c. The Spirit: He is the "power" expression of the Godhead.
He is the one who reveals, moves, empowers and inspires.

5. See Topic: Beginnings: Orientation to the Godhead

G. Man's created status, in the image of God, is as a triune being. 1 Thes. 5:23

1. Soul: This is the controller of the unity and corresponds with the Father.

2. Body: This is the visible manifestation of the unity and corresponds to the Son.

3. Spirit: This is the reflector of the soul; the element that reveals the character of the soul as personality. It corresponds to the Holy Spirit.


4. The image of God is shared by both male and female. Gen. 1:27 with 5:1-2

A. Adam directly: Gen. 2:7
B. Ishah indirectly through Adam: Gen. 2:21-22

5. Adam and Ishah, both created in the image of God, were designed to bring honor and glory to God's character and plan.

A. Initially through expressing the natural soul attitudes created by God. This was evidenced through adherence to the "one-tree prohibition" in the garden.

B. After the fall, through acceptance of God's salvation provision and adherence to the light system throughout their lives.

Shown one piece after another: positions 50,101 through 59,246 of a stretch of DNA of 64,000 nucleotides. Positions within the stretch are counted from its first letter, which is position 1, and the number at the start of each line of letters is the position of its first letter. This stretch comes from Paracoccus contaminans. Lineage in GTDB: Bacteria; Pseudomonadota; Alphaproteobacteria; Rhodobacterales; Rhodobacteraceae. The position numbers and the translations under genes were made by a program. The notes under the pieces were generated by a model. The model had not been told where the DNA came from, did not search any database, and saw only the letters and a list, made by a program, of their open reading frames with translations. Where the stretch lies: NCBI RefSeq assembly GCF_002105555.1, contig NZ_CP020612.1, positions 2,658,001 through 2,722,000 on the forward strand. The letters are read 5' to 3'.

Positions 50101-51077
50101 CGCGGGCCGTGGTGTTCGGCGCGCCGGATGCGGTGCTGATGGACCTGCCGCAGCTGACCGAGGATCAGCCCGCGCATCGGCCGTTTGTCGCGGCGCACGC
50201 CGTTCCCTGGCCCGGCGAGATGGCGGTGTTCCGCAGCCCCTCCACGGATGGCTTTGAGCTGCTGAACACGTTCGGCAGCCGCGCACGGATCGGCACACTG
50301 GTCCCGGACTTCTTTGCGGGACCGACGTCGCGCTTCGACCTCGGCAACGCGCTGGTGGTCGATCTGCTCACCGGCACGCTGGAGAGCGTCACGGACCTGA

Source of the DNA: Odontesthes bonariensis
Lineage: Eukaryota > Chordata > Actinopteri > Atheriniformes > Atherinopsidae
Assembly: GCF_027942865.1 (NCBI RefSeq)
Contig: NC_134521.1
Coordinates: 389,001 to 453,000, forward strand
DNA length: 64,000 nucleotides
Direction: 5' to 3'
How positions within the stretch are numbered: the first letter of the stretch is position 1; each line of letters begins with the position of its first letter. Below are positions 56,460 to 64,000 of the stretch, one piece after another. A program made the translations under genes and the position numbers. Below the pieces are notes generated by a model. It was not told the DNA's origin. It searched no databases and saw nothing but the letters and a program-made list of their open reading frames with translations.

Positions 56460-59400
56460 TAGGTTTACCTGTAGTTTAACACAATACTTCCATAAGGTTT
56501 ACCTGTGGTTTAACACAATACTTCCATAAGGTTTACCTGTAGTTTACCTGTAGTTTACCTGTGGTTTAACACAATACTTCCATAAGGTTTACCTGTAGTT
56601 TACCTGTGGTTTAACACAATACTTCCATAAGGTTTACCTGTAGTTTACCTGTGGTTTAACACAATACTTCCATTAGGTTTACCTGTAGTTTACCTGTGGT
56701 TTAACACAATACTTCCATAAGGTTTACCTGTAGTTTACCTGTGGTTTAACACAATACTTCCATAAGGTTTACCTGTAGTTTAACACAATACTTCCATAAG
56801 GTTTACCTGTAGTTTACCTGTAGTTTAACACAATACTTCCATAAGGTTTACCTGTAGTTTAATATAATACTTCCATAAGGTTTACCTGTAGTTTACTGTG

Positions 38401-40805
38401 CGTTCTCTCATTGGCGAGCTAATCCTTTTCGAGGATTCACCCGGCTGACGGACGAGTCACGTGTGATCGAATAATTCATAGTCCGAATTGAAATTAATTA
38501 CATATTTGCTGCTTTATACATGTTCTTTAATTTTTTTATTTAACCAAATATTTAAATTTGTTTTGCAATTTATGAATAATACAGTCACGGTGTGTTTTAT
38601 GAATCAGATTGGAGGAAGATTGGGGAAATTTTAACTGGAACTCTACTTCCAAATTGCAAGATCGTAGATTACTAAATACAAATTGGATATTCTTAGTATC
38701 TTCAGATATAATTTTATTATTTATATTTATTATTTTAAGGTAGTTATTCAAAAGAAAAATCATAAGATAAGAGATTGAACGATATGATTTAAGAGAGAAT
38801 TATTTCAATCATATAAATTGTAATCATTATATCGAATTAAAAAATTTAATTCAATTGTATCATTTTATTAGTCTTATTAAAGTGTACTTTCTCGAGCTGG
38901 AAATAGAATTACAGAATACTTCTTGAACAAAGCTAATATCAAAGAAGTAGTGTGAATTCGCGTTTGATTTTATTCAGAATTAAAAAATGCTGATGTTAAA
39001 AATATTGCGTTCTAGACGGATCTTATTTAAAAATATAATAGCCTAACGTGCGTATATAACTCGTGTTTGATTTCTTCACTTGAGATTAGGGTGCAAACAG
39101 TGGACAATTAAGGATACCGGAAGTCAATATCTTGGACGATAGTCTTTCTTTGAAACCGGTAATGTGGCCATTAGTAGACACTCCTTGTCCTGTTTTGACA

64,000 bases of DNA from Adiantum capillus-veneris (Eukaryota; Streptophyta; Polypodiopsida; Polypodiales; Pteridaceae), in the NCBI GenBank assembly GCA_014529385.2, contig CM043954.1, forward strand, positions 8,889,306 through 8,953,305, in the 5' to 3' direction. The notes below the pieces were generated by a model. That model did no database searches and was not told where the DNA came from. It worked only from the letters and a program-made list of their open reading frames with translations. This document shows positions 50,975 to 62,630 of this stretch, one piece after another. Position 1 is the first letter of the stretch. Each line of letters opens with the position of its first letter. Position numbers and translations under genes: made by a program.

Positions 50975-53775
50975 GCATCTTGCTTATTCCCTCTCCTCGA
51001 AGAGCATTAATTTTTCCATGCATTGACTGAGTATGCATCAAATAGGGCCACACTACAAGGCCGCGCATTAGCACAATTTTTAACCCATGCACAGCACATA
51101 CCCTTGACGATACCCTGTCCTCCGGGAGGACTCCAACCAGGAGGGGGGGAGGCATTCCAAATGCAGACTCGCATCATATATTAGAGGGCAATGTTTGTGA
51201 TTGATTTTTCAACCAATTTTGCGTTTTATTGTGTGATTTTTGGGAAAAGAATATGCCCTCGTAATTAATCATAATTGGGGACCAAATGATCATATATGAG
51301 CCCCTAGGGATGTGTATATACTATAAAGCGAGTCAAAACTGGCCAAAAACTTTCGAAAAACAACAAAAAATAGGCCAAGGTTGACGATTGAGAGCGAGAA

1. Moral truth designed by God for the whole human race.
2. Spiritual truth designed for those in relationship with Him.

6. The image of God was not lost at the fall.

A. At Gen. 9:6, the prohibition against murder has impact because people who are killed HAVE BEEN CREATED in the image of God with the result that at the time they are killed, they are in that image.

B. At James 3:9, the indictment on cursing men has impact because those people who are cursed HAVE BEEN MADE in the image of God, with the result that at the time they are cursed they are still in that image.

C. At 1 Cor. 11:7, the teaching that the man is not to have his head covered, is symbolic of his original created status which he STILL possesses - in the image and glory of God. Here, the word, image, refers to the structural image of the Godhead, and the word, glory, refers to the functional image of God (designed to glorify Him).

D. The above passages establish the fact that mankind is still in the same image with which he was created. It was neither lost nor diminished when Adam and Ishah sinned. What happened is that their ENTIRE being, body, soul and spirit, all came under the condition of spiritual death and lost relationship with God.